CABOT, Ark. (KTHV) -- While most kids are gearing up to head back to school, some are doing the exact opposite.

A new chapter in education, known as unschooling, is turning traditional education on its head by allowing the child to determine when and how they learn.

A typical Tuesday morning for the Flatt family involves a visit to the Cabot Library. One kid colors, another reads, while the youngest plays a video game. These aren’t after school activities. This is everyday life for Linda Flatt and her 6 children.

“They can literally learn anything they want at any time they want,” Linda Flatt said.

The Flatt's ultra-relaxed learning is called unschooling. It's a fast-growing subset of homeschooling that allows kids take the lead in learning.

“Learning isn't just one thing that happens in a school or in a room or in a book. It’s something that happens all day long, every day, through everything that they do,” Flatt said.

Flatt said every day it's up to the kids to chart their own educational course.

“No two days look the same. It can be library day, we can go to the splash pad, we go to the museum or we'll just declare it a lazy day,” she said. “We try and be more focused on let’s sit at this exhibit for a little while, let’s look, let’s watch, lets read the plaques. Let’s talk to the zookeeper. Let’s ask them questions."

Flatt said unschooling allows the child to follow their own interests, without the imposition of a curriculum.

“Last night the 5-year-old popped up and said, ‘Mom, I want to read.’ So we pulled out the reading and phonics books and you start teaching them how to read and they catch on because they want to,” Flatt explained. “It’s really just whatever interest that they have, it’s just gearing their world so they can experience that.”

Unschooling is legal in all 50 states and some countries, including Canada. Each state has its own regulations. Some require a lot of paperwork, some don't. Many states require no contact at all.

For example, in Texas, parents or guardians must maintain records including attendance, information on textbooks and workbooks the student used and they must submit samples of the student's work. In Tennessee, the parent or guardian must submit a notice of intent, maintain attendance records and test the child in grades 5, 7 and 9.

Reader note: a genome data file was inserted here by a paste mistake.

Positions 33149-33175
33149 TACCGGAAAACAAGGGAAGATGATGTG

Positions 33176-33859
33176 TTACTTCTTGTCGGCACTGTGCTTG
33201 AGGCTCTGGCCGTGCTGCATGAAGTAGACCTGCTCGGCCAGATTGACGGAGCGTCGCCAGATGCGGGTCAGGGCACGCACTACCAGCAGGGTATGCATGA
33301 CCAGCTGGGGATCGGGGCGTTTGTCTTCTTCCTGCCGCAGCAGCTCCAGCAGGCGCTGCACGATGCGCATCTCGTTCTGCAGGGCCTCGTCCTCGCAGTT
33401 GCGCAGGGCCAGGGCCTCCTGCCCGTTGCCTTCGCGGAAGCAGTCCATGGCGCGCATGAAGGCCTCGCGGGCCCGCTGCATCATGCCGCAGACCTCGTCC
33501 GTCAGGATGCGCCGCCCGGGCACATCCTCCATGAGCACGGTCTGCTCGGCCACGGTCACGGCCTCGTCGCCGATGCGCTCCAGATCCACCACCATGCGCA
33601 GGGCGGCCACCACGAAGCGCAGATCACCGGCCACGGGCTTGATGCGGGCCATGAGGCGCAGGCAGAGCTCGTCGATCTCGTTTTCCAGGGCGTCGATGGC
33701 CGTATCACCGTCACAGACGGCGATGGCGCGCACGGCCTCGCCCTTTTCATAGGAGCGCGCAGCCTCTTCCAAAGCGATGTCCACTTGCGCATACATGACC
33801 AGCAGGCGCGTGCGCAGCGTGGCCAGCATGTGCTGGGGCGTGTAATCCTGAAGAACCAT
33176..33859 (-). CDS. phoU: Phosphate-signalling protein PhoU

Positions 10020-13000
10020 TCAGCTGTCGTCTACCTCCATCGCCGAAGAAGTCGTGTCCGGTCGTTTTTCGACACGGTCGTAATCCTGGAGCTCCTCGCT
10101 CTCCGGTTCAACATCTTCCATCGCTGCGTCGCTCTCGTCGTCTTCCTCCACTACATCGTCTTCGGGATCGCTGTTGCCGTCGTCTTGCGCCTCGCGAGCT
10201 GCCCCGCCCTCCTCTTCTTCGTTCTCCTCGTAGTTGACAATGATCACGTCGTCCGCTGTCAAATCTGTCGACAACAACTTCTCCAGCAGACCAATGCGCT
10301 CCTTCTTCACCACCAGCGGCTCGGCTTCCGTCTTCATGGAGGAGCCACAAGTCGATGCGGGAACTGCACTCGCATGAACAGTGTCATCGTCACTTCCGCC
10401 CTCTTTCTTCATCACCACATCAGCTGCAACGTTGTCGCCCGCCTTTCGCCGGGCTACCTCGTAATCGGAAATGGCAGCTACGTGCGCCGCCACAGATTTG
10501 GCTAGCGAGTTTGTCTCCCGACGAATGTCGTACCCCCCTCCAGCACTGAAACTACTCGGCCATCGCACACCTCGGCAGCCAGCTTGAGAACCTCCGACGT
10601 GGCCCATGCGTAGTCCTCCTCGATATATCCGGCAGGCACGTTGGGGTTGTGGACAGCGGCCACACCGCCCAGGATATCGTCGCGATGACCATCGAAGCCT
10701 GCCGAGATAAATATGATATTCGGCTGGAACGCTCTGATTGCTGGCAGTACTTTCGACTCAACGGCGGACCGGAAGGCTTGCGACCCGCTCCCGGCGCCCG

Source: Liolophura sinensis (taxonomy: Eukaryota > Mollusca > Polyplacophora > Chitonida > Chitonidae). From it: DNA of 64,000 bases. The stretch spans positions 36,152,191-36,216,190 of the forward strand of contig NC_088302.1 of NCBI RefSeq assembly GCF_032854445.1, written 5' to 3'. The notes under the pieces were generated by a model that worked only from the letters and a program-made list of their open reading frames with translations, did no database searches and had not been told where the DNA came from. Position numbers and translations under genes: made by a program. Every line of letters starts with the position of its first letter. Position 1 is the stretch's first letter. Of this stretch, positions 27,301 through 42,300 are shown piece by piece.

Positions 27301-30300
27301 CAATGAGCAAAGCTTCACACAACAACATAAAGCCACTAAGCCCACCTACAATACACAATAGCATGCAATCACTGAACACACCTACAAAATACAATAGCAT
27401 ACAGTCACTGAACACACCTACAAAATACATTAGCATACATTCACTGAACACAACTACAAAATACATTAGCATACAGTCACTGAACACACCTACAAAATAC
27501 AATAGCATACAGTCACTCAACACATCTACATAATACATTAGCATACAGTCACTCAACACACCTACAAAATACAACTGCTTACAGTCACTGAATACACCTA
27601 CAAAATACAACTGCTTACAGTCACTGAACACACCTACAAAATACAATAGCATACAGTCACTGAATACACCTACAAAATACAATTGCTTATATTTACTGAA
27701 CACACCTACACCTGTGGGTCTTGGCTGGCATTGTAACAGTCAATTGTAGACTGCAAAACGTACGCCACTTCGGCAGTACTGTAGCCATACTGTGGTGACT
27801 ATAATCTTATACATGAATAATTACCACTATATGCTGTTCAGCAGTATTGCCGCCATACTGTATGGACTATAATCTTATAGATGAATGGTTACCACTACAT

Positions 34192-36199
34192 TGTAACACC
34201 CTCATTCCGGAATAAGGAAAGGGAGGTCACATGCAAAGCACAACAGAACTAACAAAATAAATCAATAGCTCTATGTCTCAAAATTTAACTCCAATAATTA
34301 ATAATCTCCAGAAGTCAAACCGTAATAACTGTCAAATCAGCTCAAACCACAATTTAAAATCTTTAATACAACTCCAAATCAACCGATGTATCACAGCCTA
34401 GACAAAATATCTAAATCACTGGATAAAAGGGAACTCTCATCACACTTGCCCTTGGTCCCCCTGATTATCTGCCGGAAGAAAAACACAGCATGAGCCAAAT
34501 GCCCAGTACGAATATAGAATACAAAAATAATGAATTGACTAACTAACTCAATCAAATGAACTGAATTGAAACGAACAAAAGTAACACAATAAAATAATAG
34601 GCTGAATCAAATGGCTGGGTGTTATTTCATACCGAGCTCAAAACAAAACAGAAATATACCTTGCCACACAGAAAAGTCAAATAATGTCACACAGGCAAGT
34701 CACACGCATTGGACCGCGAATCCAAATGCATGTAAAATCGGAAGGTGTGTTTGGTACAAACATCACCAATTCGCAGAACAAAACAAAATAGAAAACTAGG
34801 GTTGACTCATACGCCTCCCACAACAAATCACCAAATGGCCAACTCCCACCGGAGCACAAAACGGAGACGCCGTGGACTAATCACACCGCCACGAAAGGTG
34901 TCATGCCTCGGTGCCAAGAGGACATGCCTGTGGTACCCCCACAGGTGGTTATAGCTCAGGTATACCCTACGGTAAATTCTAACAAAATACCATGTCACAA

In Arkansas, the Department of Education requires parents or guardians to submit a letter of intent. According to ADE, the department is not responsible for regulating curriculum. The parents or legal guardians are responsible for their child’s education and for choosing the curriculum.

“It’s definitely an unconventional lifestyle for sure, but as you learn more about it it really makes a lot of sense,” author Pam Laricchia said.

Laricchia has written five books on the topic and has her own podcast. She said the biggest misconception about unschooling is that children aren't learning.

“They are thinking it’s going to look like worksheets or ticking off boxes on a curriculum, but when you start to just observe kids and what they do, you start to see that they are learning all the time through all the things they are doing,” Laricchia said.

Flatt is no stranger to comments from other parents. She said even she had doubts in the beginning.

“I had a few kids that were 8 or 9-years-old before they said, ‘Mom, I want to read.’ And then parents with 6 or 7-year-olds are asking, ‘Can they read yet?’ And you're like, ‘Hmm. No,’" Flatt said. "So, do you force that onto them and possibly squelch their love that would be if you just let them learn when they are ready?’”

Flatt said as her oldest son gets ready to enter adulthood, she has seen the results and is confident in the process.

“You can kind of breathe. It turns out ok. They really do learn what they need to learn when they need to,” she said.

Flatt said as her children have gotten older, they want different things. One child is now learning through a 7-subject curriculum, while the other children are starting to go to a co-op on Mondays with other homeschool students.